The scandal in my view is the number of young people who are trained as lawyers at great cost and in numbers far in excess of the actual requirement resulting in many being left with large debts and no suitable job. The ones who do get a position are very hard working, capable, and lucky.

      • Lifelogic
        Posted December 2, 2013 at 9:33 pm | Permalink

        Indeed a lot of complete dopes being charged out at £300 + per hour. Governments and the EU keep churning out more and more daft regulations, laws and tax rules so this is what we get – more and more parasitic activity.

      • uanime5
        Posted December 2, 2013 at 11:01 pm | Permalink

        In order to practise as a lawyer you need a law degree (3 years), take a one year long Legal Practice Course (LPC), and have to undertake a two year training course. If you have a non-law degree you also need a Common Professional Examination (CPE) or Graduate Diploma in Law (GDL). So the English Literature graduate has probably spent at least 7 years trying to become a lawyer.

        • Anonymous
          Posted December 3, 2013 at 11:06 am | Permalink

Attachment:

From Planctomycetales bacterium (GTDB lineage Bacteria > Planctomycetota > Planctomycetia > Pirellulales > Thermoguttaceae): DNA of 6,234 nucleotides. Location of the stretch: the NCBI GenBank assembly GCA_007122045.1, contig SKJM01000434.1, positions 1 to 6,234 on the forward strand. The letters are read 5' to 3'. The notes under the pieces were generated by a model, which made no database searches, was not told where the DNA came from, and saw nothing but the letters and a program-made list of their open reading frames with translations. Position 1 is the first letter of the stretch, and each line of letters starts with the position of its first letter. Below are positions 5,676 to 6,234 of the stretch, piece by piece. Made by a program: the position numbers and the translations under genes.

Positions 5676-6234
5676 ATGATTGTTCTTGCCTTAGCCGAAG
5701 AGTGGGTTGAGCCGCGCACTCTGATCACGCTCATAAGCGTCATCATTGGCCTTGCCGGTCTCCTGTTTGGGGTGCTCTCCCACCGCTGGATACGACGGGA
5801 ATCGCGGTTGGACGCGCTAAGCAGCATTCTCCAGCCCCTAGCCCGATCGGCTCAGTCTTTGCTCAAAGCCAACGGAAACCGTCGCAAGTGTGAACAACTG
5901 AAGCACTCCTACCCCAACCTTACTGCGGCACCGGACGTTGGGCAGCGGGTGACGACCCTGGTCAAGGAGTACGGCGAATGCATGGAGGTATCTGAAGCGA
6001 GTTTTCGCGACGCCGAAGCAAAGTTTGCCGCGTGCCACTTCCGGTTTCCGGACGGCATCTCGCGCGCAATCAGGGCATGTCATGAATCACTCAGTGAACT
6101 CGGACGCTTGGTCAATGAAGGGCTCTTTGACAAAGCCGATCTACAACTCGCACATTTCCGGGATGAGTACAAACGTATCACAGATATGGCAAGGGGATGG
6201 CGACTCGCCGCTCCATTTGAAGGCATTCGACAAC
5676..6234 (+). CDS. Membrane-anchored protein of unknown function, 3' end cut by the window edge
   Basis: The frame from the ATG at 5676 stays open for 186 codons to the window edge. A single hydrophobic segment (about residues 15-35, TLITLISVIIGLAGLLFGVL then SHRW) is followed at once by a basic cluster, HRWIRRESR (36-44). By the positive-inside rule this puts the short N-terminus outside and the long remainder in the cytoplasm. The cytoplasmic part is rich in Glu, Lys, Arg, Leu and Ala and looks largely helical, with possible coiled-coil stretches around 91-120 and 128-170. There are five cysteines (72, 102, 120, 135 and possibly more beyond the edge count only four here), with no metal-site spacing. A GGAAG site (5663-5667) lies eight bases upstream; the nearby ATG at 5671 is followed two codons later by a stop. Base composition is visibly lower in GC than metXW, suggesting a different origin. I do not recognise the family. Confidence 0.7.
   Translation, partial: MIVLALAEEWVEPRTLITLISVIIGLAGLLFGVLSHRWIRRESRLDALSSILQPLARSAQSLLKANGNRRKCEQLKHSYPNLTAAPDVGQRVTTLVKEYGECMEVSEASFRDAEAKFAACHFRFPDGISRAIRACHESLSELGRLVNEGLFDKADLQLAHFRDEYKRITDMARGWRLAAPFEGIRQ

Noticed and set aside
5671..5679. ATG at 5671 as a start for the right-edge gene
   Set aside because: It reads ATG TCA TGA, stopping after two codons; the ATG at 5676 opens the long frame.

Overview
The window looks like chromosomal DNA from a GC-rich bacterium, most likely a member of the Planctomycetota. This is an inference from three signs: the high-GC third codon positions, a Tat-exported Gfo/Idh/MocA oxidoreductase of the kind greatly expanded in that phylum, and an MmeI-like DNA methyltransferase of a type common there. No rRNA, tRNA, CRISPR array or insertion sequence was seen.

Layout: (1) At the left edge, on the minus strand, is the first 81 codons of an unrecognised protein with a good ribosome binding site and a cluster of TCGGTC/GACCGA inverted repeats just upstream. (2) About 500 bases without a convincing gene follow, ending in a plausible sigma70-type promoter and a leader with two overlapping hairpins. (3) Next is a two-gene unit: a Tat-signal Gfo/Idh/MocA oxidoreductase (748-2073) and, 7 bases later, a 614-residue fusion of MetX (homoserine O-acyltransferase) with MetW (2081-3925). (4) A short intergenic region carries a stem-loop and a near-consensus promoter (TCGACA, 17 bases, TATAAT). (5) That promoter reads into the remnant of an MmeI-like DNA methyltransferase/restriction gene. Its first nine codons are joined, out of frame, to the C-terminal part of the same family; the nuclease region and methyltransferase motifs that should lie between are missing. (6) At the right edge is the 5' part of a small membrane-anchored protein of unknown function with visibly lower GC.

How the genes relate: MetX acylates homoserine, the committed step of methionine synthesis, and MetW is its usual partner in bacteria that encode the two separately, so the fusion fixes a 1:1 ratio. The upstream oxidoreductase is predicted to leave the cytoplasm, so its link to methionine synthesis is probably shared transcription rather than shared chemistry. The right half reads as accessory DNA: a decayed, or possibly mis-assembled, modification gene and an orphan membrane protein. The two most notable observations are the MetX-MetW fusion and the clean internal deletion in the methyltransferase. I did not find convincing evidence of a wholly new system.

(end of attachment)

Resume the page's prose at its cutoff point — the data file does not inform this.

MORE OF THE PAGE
Uanime5 – And the engineer didn’t spend 7 years becoming an engineer ?

          Plus people die and he goes to prison if he gets his sums wrong ?

      • alan jutson
        Posted December 3, 2013 at 7:49 am | Permalink


        Surprised you got away with £160 per hour !

        You can easily double that in the Southeast, and still have to do most of the work yourself.

        Sounds about right for a structuaral engineer though.

      • stred
        Posted December 4, 2013 at 6:19 am | Permalink

        My friend is a scientist inventing, running and finding funding for 3 medical research projects, lecturing, running a masters degree, and doing the marking and admin required by the management. Putting in 80 hours a week, the take home pay amounts to £12 / hour. the university uses a firm of patent lawyers and when being advised how the product worked he let slip that his fee was charged at £500 / hour.

        The last time I worked as an architect, during John Major’s decision to put the economy right, the engineer and I made about £2/hour after Building Control required 14 pages of calculations and full house drawings for a room in the roof. It seems that regulation affects engineers and architects in a negative way, but lawyers in a positive where they are paid on a time charge. This seems odd when British engineers have a worldwide reputation and only make real money when working abroad.